What do you do at the end? When you read the last book of the Great American Novel, how to do you respond? When you hit the click the “submit” button at the end of a long application, how do you celebrate? When you finally arrive at home after a long roadtrip, what do you do? When your time at a place is drawing to a close, when the words “the end” to a 10-week journey are in the not-so-distant future, what do you do?
For the past 8 1/2 weeks, I’ve been interning at a youth ministry in Memphis. With only a week and a half left of my internship, I’m forced to reckon with “the end” of dozens of relationships – for better or for worse. The truth is, I was terrified to come to Memphis – a city I had never been to with people I had never met – but now, I am even more overwhelmed with the thought of leaving behind Memphis and all of the wonderful people I’ve gotten to know along the way.
When you go into ministry, you will read all sorts of books about how to form relationships and “do ministry.” What you won’t be prepared for, however, is the ending of all that. As a staff, we’ve been reading through Instruments in the Redeemer’s Hands by Paul David Tripp. It’s an excellent book that has helped me tremendously through ministry, but what it hasn’t help with is how to “end ministry.” Seriously, how do you bring relationships with students to a close after you’ve gotten to know them so well? How do you say goodbye (or even just “see you soon”) to your fellow coworkers who have meant the world to you?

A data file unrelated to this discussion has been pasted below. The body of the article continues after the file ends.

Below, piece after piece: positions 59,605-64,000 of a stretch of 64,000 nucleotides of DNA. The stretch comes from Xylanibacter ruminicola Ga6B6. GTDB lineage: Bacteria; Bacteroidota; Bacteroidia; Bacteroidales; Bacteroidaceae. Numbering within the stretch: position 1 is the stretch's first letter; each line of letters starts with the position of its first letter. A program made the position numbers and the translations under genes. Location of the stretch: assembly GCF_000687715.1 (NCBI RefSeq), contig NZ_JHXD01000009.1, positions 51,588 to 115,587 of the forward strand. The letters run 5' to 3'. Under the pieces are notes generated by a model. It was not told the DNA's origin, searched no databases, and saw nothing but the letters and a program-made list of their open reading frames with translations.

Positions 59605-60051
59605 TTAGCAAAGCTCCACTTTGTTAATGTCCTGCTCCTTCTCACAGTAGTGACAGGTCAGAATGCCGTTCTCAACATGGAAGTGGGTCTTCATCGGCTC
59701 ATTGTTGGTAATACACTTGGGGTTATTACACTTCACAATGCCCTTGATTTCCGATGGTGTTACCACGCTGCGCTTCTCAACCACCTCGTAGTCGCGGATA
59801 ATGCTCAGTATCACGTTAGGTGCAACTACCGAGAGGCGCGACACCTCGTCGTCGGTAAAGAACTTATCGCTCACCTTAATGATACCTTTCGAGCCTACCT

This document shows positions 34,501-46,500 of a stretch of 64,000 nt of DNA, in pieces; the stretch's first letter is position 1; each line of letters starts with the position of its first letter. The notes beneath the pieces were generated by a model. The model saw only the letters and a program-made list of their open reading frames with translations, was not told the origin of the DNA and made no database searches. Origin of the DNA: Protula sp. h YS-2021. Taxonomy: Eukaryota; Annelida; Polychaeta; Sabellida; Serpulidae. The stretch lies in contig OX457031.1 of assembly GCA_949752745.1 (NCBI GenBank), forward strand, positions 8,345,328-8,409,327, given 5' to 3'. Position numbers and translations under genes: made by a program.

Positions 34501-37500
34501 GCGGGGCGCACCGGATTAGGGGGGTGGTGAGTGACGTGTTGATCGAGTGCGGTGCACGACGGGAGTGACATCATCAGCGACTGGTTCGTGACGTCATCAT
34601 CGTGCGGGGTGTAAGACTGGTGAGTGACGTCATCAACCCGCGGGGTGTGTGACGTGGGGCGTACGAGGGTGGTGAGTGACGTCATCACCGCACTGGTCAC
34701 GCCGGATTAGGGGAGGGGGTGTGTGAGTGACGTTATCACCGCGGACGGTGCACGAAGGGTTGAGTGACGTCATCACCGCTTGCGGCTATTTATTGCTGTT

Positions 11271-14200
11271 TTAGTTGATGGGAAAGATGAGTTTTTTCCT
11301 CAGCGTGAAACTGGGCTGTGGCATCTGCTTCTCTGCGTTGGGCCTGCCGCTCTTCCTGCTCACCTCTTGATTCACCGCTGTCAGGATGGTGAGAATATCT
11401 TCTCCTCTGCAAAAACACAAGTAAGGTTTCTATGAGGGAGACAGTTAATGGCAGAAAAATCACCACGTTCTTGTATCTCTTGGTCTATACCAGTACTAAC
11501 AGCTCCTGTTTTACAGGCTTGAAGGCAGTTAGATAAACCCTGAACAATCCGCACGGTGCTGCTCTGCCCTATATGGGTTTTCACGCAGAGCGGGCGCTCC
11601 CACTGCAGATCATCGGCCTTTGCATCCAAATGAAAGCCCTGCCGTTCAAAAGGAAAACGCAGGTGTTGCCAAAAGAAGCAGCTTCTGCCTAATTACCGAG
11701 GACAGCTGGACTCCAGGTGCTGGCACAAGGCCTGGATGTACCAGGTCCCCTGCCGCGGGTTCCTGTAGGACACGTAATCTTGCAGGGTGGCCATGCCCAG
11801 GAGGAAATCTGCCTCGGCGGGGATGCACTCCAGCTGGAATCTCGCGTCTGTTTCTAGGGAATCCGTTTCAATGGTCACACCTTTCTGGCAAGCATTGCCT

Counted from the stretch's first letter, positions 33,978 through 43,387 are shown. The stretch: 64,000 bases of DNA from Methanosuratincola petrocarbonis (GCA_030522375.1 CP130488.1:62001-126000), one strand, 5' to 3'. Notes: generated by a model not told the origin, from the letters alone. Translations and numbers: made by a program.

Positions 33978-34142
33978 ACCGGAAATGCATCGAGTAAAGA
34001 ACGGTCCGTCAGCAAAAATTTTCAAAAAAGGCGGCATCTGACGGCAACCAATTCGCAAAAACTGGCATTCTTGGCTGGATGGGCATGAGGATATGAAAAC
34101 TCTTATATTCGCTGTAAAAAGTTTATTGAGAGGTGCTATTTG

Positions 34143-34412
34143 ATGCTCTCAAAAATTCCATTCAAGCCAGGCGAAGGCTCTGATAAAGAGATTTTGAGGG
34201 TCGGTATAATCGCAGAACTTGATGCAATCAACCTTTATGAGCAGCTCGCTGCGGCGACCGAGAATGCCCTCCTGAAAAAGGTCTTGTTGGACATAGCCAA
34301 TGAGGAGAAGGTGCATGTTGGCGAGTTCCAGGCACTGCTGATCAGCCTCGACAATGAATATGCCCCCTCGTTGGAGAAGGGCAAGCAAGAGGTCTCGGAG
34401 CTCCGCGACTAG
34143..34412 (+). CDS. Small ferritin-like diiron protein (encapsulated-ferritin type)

Perhaps we don’t actually have to end relationships at the end of ministry. Perhaps there is an alternative. Perhaps relationships don’t have to end. Perhaps they only go on hiatus, even if it is for an extended time. Because the truth is that while our relationships may end, in some sense of the word, on this side of Heaven, we will be reunited with those people and our relationships restored on the other side, in Eternity.
Relationships may exist only for a season and may end, but that is only for a season. One day, everything Good – relationships included – will be restored in the Kingdom.
And so while this feels like the end, perhaps it is only just the beginning.